observations, reviews and ramblings about Hip-Hop culture, sports, politics and the industry and life in general.

Thursday, September 28, 2006

Straighten It Out

Pete Rock and CL Smooth
"Mecca and The Soul Brother"

A while ago while in the Dominican Republic a cat asked me if I liked Hip-Hop. After I replied I am more into polka and death metal he started reeling off his favorite groups. You know the usual. I think at that time, Young Jeezy and all those Atlanta cats were just beginning to kill it. So his list was like a “Best Of The South.” I gave him some more progressive suggestions and then hit the bar for my noon cocktail.

Later that day I got to thinking, “If I were to give someone who knew nothing about Hip-Hop as a starting place what groups would I recommend.”
Not Tribe – to truly appreciate them you need to understand what the scene was like before them.
Jay? – His work is too easily misunderstood. Biggie – he only had two albums, he is overrated.
De La? – too complicated to start with.

Then it hit me. Gangstarr, EPMD, or Pete Rock and CL Smooth. Those cats were real hip-hop. No fluff. Beats and rhymes from real dudes. Blue collar Hip-Hop (shout out to Rhymefest). That is where you begin your education. They can show you where Hip-Hop had been and their albums laid out its future. Which brings us to today’s selection.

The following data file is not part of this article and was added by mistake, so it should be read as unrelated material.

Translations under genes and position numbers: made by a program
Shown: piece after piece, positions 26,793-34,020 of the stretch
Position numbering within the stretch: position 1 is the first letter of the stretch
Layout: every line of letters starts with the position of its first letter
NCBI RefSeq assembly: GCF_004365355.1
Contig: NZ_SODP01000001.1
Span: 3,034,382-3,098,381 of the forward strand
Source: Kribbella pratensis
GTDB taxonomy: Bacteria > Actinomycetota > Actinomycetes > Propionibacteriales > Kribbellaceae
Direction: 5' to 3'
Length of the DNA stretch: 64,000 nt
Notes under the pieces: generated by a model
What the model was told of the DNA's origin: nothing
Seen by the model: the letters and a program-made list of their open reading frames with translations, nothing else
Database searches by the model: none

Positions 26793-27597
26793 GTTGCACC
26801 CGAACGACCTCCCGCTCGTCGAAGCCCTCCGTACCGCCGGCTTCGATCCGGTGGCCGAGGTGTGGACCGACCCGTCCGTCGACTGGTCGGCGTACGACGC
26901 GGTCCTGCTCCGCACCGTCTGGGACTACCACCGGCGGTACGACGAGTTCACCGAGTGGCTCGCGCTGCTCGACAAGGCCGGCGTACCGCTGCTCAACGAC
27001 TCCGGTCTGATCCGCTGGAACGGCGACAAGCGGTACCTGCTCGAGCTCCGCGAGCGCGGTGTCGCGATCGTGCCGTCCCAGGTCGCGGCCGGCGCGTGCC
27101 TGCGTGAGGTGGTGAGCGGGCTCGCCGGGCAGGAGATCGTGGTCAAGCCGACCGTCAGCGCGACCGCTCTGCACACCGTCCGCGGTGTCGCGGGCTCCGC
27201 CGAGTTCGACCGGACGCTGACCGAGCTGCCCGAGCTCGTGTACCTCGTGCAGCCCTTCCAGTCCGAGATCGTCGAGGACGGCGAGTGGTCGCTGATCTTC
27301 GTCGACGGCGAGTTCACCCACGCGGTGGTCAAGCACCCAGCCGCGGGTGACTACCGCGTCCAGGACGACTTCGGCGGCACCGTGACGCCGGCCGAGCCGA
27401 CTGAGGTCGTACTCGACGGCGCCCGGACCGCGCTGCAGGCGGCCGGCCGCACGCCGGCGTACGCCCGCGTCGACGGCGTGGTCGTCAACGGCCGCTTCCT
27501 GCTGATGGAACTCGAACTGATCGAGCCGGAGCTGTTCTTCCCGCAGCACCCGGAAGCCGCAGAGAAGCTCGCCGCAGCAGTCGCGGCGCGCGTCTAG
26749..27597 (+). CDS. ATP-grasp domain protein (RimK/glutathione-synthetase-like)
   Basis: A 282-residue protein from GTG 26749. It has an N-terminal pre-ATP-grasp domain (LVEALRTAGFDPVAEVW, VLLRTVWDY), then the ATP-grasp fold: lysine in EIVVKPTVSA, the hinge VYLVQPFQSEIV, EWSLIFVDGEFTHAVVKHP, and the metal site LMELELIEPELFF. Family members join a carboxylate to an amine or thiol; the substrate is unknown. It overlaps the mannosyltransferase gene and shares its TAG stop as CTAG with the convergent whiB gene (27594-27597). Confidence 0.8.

In no uncertain terms, Pete and CL’s first record, “Mecca and The Soul Brother” is one of the best Hip-Hop records of all time for several reasons.

1- Pete and CL were one of the first children of Hip-Hop to move from fans to producers. When they were signed to Elektra Pete was know as the ‘Boy Wonder.’ He was given that name by Marley Marl while Pete served as Marley’s DJ at WBLS in New York. At the time Pete was the young kid who, through his sheer talent, was able to hook up with the #1 Hip-Hop show in the nation. He was the young kid who was living the dream.

And because of that that first record was crafted with the care and love of two guys who could barely believe they were actually getting the props they always felt they deserved. Sonically, that record is a masterpiece. Each track, each vocal, each mix was crafted with care. I know this first hand as my friend Djinji Brown assistant engineered on most of the record. And the little know group, Blue Black (of the Unspoken Heard) and Brown used the leftover studio time to record several demos. A young Lord Fauntleroy got his first state of a recording studio those nights at Greene Street.

2- On that album Pete took what Ced Gee and Paul C. started with the SP-1200 and took it to another level. Pete treated the SP like the instrument it is. Not a piece of equipment, but an instrument not unlike a piano or guitar. And this is important for Hip-Hop because it represents a moment when we began to take ownership of the technology that created Hip-Hop. Just as Rakim raised the bar on lyrics so did Pete on sampling and producing. On this album Pete plants the flag and states “this SP-1200 is mine and I am going to make it do things its designers never intended.” That is the essence of Hip-Hop.

From the rich layering on ‘Can’t on Front On Me’ to the hard hitting arrangement on “Return of The Mecca” Pete opened musical doors.